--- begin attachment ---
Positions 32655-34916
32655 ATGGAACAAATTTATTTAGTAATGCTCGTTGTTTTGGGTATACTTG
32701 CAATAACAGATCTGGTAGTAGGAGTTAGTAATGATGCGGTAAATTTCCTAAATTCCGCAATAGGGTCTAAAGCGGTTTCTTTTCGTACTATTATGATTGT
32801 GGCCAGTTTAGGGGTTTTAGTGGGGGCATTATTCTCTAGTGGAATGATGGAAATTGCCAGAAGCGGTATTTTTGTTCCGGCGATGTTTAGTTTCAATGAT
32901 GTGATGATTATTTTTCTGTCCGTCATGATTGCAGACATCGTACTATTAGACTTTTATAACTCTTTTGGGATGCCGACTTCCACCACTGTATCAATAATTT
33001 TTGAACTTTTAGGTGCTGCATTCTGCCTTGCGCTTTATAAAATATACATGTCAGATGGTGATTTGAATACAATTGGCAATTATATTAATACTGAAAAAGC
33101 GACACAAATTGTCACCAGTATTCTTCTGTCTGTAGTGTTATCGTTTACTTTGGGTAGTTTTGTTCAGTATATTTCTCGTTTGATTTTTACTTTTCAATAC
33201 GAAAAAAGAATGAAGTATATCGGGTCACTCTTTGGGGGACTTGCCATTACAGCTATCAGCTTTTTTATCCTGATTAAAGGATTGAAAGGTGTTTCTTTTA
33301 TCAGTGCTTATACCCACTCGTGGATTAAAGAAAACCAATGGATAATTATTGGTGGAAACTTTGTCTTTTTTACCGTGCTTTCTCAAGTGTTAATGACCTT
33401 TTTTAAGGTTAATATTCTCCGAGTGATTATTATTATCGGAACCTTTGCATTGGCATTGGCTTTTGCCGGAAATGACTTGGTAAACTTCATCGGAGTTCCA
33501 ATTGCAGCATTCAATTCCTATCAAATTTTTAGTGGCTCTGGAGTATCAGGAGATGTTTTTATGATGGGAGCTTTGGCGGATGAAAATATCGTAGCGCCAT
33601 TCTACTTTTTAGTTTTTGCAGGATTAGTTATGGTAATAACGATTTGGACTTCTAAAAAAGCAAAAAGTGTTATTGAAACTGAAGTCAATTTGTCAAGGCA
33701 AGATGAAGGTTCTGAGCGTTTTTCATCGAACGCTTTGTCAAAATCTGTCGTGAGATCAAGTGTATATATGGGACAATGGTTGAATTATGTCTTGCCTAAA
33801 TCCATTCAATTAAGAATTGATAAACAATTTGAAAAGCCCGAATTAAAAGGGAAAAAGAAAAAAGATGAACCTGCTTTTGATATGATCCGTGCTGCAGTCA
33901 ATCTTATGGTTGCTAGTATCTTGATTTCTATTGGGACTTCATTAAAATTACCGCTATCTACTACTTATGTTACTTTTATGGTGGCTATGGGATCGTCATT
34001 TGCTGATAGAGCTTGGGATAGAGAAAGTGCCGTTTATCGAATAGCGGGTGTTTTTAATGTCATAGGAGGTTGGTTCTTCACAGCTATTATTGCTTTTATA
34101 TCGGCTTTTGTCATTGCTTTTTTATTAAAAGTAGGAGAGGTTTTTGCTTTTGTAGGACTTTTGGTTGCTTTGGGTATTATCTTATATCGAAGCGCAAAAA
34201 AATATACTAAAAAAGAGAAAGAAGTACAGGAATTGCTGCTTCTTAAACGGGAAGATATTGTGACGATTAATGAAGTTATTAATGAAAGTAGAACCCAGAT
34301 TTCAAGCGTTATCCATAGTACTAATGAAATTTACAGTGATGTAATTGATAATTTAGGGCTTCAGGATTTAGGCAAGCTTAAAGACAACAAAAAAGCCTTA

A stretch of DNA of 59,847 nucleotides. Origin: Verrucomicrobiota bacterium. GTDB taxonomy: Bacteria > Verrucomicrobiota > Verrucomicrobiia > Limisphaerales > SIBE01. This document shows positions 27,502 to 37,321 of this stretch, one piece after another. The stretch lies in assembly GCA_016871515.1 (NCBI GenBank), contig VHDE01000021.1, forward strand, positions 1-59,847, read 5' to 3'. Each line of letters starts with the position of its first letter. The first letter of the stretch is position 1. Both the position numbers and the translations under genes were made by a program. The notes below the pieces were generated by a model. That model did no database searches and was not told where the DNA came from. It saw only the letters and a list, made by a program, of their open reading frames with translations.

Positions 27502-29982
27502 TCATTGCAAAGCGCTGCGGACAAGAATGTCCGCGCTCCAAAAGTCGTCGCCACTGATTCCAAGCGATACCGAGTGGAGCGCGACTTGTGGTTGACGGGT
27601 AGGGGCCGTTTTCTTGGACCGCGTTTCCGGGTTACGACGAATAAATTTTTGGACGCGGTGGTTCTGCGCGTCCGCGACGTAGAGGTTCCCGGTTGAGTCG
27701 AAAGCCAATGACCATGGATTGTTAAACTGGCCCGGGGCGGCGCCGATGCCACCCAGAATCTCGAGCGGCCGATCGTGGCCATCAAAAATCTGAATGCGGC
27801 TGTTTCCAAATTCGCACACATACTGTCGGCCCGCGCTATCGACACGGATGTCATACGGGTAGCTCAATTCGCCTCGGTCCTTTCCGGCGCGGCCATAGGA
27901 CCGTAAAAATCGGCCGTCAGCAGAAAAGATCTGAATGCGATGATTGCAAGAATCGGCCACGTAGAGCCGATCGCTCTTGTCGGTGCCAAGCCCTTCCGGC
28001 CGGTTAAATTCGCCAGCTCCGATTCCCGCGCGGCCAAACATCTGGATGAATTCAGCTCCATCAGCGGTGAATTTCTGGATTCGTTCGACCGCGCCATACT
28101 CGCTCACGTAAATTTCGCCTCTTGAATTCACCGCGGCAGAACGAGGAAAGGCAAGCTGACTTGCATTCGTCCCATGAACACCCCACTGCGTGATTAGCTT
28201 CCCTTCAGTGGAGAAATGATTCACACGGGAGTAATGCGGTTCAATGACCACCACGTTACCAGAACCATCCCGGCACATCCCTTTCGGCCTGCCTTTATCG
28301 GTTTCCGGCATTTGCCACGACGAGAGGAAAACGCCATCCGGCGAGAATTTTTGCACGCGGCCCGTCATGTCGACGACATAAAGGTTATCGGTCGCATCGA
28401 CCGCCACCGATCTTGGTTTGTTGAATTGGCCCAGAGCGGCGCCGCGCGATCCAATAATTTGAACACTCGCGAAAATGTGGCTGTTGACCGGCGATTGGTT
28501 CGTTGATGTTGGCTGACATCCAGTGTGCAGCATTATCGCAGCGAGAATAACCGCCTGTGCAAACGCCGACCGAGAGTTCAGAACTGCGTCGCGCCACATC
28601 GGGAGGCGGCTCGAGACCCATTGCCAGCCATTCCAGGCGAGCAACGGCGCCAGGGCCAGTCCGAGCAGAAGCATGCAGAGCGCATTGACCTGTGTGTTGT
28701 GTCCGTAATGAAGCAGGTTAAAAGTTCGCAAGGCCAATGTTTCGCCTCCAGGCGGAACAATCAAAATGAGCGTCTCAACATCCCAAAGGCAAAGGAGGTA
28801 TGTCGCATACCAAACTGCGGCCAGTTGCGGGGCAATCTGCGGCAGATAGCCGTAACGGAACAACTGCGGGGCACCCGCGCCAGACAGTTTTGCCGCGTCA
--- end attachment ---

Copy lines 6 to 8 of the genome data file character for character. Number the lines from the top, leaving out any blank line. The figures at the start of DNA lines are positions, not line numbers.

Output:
33001 TTGAACTTTTAGGTGCTGCATTCTGCCTTGCGCTTTATAAAATATACATGTCAGATGGTGATTTGAATACAATTGGCAATTATATTAATACTGAAAAAGC
33101 GACACAAATTGTCACCAGTATTCTTCTGTCTGTAGTGTTATCGTTTACTTTGGGTAGTTTTGTTCAGTATATTTCTCGTTTGATTTTTACTTTTCAATAC
33201 GAAAAAAGAATGAAGTATATCGGGTCACTCTTTGGGGGACTTGCCATTACAGCTATCAGCTTTTTTATCCTGATTAAAGGATTGAAAGGTGTTTCTTTTA